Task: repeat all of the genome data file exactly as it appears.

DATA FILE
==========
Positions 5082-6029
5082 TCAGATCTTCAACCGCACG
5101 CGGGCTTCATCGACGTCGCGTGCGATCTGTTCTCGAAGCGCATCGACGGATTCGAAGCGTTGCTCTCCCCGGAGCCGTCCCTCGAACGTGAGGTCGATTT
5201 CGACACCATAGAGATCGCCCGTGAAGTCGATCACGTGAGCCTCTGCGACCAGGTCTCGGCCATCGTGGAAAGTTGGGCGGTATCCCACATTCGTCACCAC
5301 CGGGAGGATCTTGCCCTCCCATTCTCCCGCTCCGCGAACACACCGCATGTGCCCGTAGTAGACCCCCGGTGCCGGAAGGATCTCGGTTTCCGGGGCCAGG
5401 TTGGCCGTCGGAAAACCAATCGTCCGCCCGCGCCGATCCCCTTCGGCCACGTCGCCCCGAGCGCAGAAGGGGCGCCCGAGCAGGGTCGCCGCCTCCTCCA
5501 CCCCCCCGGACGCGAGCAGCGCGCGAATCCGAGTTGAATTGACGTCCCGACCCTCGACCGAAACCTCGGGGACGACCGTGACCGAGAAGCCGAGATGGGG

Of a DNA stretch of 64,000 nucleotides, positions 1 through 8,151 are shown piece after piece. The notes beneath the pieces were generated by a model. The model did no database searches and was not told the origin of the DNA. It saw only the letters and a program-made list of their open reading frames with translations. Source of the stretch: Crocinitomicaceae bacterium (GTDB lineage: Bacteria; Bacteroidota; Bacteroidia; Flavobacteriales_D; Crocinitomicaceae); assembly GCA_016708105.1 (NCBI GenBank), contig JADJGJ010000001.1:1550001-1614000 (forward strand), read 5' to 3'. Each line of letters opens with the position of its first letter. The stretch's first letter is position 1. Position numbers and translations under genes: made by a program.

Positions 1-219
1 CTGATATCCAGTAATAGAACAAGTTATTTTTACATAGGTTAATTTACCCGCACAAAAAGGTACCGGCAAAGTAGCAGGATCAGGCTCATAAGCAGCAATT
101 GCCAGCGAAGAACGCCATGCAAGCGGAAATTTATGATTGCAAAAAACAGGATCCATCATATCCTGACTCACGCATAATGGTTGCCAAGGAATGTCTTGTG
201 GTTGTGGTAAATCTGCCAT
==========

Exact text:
Positions 5082-6029
5082 TCAGATCTTCAACCGCACG
5101 CGGGCTTCATCGACGTCGCGTGCGATCTGTTCTCGAAGCGCATCGACGGATTCGAAGCGTTGCTCTCCCCGGAGCCGTCCCTCGAACGTGAGGTCGATTT
5201 CGACACCATAGAGATCGCCCGTGAAGTCGATCACGTGAGCCTCTGCGACCAGGTCTCGGCCATCGTGGAAAGTTGGGCGGTATCCCACATTCGTCACCAC
5301 CGGGAGGATCTTGCCCTCCCATTCTCCCGCTCCGCGAACACACCGCATGTGCCCGTAGTAGACCCCCGGTGCCGGAAGGATCTCGGTTTCCGGGGCCAGG
5401 TTGGCCGTCGGAAAACCAATCGTCCGCCCGCGCCGATCCCCTTCGGCCACGTCGCCCCGAGCGCAGAAGGGGCGCCCGAGCAGGGTCGCCGCCTCCTCCA
5501 CCCCCCCGGACGCGAGCAGCGCGCGAATCCGAGTTGAATTGACGTCCCGACCCTCGACCGAAACCTCGGGGACGACCGTGACCGAGAAGCCGAGATGGGG

Of a DNA stretch of 64,000 nucleotides, positions 1 through 8,151 are shown piece after piece. The notes beneath the pieces were generated by a model. The model did no database searches and was not told the origin of the DNA. It saw only the letters and a program-made list of their open reading frames with translations. Source of the stretch: Crocinitomicaceae bacterium (GTDB lineage: Bacteria; Bacteroidota; Bacteroidia; Flavobacteriales_D; Crocinitomicaceae); assembly GCA_016708105.1 (NCBI GenBank), contig JADJGJ010000001.1:1550001-1614000 (forward strand), read 5' to 3'. Each line of letters opens with the position of its first letter. The stretch's first letter is position 1. Position numbers and translations under genes: made by a program.

Positions 1-219
1 CTGATATCCAGTAATAGAACAAGTTATTTTTACATAGGTTAATTTACCCGCACAAAAAGGTACCGGCAAAGTAGCAGGATCAGGCTCATAAGCAGCAATT
101 GCCAGCGAAGAACGCCATGCAAGCGGAAATTTATGATTGCAAAAAACAGGATCCATCATATCCTGACTCACGCATAATGGTTGCCAAGGAATGTCTTGTG
201 GTTGTGGTAAATCTGCCAT